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for the anger of man does not achieve the righteousness of God (James 1:20)
Anger/Wrath: (Heb. אַף aph Gr. ὀργή orgē) The Hebrew term basically means “nose; nostril.” It is frequently used figuratively for “anger” because of the intense, vicious breathing or snorting of the enraged person. The sense of the Greek term is wrath, which is a feeling of intense anger that does not lessen, often on an extreme level. This is a state of fury. This is not some righteous indignation. – Ps 18:7, 8; Eze 38:18; Mk 3:5; Eph 4:31; Col 3:8; 1Ti 2:8; Heb 3:11; 4:3; Jas 1:19-20.
Blomberg and Kamell offer an important sight when it comes to James use of “the righteousness of God” They write, “It is important to remember that this is not Paul writing, so that when James talks about the “righteousness of God” (δικαιοσύνην θεοῦ), he may mean something quite different than Paul’s characteristic subjective genitive (“the righteousness produced by God”; cf. Ro 1:17; 3:5, 21, 22, 25, 26; 10:3; 2 Co 5:21; Php 3:9). Here the genitive “of God” (θεοῦ) seems objective, because James is insisting that human wrath does not create the righteousness that can be offered or directed to God, the righteousness that we are called to live out on earth and that he demands from his followers.”
Douglas J. Moo concurs on this as well. “We would be wrong to think that James must be using the phrase in the same way that Paul does. Indeed, perhaps no greater mistake can be made in interpreting James than to read his letter in the light of Paul. James, we must remember, is writing (we have argued) before Paul had written any of his letters and probably has no direct knowledge of Paul’s teaching. James must be read against the background of the OT, Judaism, and the teaching of Jesus—not the apostle Paul. To be sure, James shares with Paul the use of Gen. 15:6, with its reference to ‘righteousness’ (2:23). And we would certainly make an equally significant mistake to assume that James could not have applied OT language in ways very similar to those of Paul. But the word ‘righteousness’ in Jas. 1:20 must be understood in light of the verb that governs it. And the combination ‘do’ or ‘produce’ righteousness makes it very difficult to think that James could be referring to God’s act or gift of righteousness. For how could anyone think that human anger could lead to such righteousness? ‘Do righteousness’ can mean ‘exact justice’ (see perhaps Heb. 11:33). The REB translates in this way, and the idea would seem then to be that James wants to dismiss any idea that people could justify their anger because it is accomplishing God’s own ends of retribution. But this meaning of “righteousness” is unusual. We are on firmer ground in thinking that James uses the phrase ‘produce righteousness’ with the meaning it normally has in the Bible: do what God requires of his people. Jesus used the word “righteousness” in just this sense when he called on his followers to exhibit a ‘righteousness’ exceeding that of the Pharisees and teachers of the law (Matt. 5:20; see also 5:6, 10; 6:33).”
The anger of man does not produce in the Christian life that righteousness which God expects. The angry one is inclined not to be obedient to God, but rather to be unfaithful. Anger does not cause us to welcome and espouse the truth but rather to do just the opposite. James is not trying to tell us that our anger will somehow make God less righteous. Instead, he is telling us a person who lacks control over his emotions will likely not walk with God through the difficult times of trials that are self-inflicted or produced by Satan’s world. And anger will not create a love of truth, which is required by God. A man cannot be confident that he will be obedient to God while under the influence of erratic, unpredictable emotions. If one is under the influence of anger, it is only a matter of time before he will commit a serious wrong in the eyes of God, which he will regret for the rest of his life. Specifically, being under the control of your emotions instead of controlling your emotions will never lead to a righteous standing before God.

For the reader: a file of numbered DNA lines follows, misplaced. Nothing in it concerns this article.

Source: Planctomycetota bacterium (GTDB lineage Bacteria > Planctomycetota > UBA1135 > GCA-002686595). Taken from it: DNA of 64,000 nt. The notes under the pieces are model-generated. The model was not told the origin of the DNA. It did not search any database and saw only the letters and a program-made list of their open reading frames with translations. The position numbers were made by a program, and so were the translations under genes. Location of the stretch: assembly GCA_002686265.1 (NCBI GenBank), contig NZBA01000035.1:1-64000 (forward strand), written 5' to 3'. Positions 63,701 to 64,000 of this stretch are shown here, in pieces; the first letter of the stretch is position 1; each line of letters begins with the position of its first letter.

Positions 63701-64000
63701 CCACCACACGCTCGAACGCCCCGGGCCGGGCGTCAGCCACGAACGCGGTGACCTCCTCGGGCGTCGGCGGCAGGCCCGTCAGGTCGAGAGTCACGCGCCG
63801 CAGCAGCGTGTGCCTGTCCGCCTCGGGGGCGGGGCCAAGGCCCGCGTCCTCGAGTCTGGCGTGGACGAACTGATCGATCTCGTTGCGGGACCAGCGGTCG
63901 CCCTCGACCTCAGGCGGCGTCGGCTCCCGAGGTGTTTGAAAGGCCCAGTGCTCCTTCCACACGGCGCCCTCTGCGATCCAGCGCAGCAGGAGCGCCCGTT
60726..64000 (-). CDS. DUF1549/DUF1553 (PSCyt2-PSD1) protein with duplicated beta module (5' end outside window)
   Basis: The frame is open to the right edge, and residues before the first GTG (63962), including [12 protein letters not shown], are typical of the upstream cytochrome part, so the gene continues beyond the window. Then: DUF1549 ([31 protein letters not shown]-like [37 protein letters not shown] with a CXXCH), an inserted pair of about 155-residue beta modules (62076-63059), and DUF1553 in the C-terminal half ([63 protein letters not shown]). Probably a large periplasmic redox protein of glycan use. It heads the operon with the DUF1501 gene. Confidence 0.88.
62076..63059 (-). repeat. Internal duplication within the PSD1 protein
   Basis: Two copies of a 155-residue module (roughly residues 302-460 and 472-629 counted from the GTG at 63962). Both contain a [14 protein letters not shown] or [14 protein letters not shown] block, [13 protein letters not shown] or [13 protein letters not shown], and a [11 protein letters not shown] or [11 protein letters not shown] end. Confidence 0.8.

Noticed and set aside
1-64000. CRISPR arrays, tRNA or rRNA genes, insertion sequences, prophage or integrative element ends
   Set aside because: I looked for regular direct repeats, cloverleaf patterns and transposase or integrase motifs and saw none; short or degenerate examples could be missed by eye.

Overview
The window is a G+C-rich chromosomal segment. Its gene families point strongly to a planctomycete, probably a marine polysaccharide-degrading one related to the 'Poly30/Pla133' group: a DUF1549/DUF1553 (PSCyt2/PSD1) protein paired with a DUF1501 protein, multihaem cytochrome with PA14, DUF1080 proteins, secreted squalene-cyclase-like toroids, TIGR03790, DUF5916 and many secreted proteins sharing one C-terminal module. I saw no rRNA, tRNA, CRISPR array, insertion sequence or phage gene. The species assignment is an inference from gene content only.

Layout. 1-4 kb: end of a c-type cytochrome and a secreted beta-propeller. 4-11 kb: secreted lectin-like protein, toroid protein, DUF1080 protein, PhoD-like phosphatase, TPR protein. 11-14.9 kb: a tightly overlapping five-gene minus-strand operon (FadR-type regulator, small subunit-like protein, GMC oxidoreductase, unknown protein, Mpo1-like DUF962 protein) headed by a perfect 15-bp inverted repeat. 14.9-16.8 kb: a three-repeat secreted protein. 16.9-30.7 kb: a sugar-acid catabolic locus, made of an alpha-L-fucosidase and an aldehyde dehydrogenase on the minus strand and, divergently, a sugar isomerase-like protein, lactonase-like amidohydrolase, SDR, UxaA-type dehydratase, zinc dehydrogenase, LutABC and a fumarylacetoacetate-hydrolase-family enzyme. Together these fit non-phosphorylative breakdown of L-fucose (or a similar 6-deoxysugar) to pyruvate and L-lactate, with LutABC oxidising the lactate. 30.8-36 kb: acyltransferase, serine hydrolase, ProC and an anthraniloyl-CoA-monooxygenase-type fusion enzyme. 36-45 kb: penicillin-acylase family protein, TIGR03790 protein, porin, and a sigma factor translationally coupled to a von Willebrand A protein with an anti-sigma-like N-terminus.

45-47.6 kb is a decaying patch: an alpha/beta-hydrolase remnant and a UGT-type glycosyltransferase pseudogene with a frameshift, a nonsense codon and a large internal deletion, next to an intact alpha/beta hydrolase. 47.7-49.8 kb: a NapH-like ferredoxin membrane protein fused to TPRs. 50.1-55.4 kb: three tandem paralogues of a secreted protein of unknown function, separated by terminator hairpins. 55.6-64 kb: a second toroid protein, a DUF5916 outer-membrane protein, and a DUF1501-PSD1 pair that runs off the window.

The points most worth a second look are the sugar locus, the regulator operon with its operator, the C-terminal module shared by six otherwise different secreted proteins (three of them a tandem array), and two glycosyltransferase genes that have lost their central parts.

No one displaying a wrathful disposition can ever have a righteous standing before God. Wrathful ones will not see the wisdom of obedience to the Scriptures. When angry, we tend to make irrational decisions that will generally not be for the good of anyone, even creating long-lasting ripples within relationships. It could even be as simple as destroying property in a fit of rage, irrationally not caring about the cost. However, once we are calm, the realization that those seconds of fury have cost us hundreds of dollars, if not thousands, maybe even an irreplaceable family heirloom, can be very depressing. Our wrath also makes the righteousness of God difficult to accept by unbelievers who see our fits of rage, as opposed to seeing the qualities of God. If we are always angry, how are we projecting the image of God in giving a witness to our behavior? Can we imagine our stumbling someone out of seeking God because they question God based on our personality? Yes, a wrathful attitude from one who claims to be a Christian will block the righteousness of God. It will cause the unbeliever to turn away from hearing the Word of God. Solomon writes, “Whoever is slow to anger has great understanding, but he who has a hasty temper exalts folly.” – Proverbs 14:29
 Craig L. Blomberg and Mariam J. Kamell, James, vol. 16, Zondervan Exegetical Commentary on the New Testament (Grand Rapids, MI: Zondervan, 2008), 86.
Wall (Community of the Wise, 71), explains: “Because the phrase is used in James to qualify the importance of a wise response to trials, I suspect the [objective] use is primary here: wise conduct marks out God’s people.”
 Douglas J. Moo, The Letter of James, The Pillar New Testament Commentary (Grand Rapids, MI; Leicester, England: Eerdmans; Apollos, 2000), 83–84.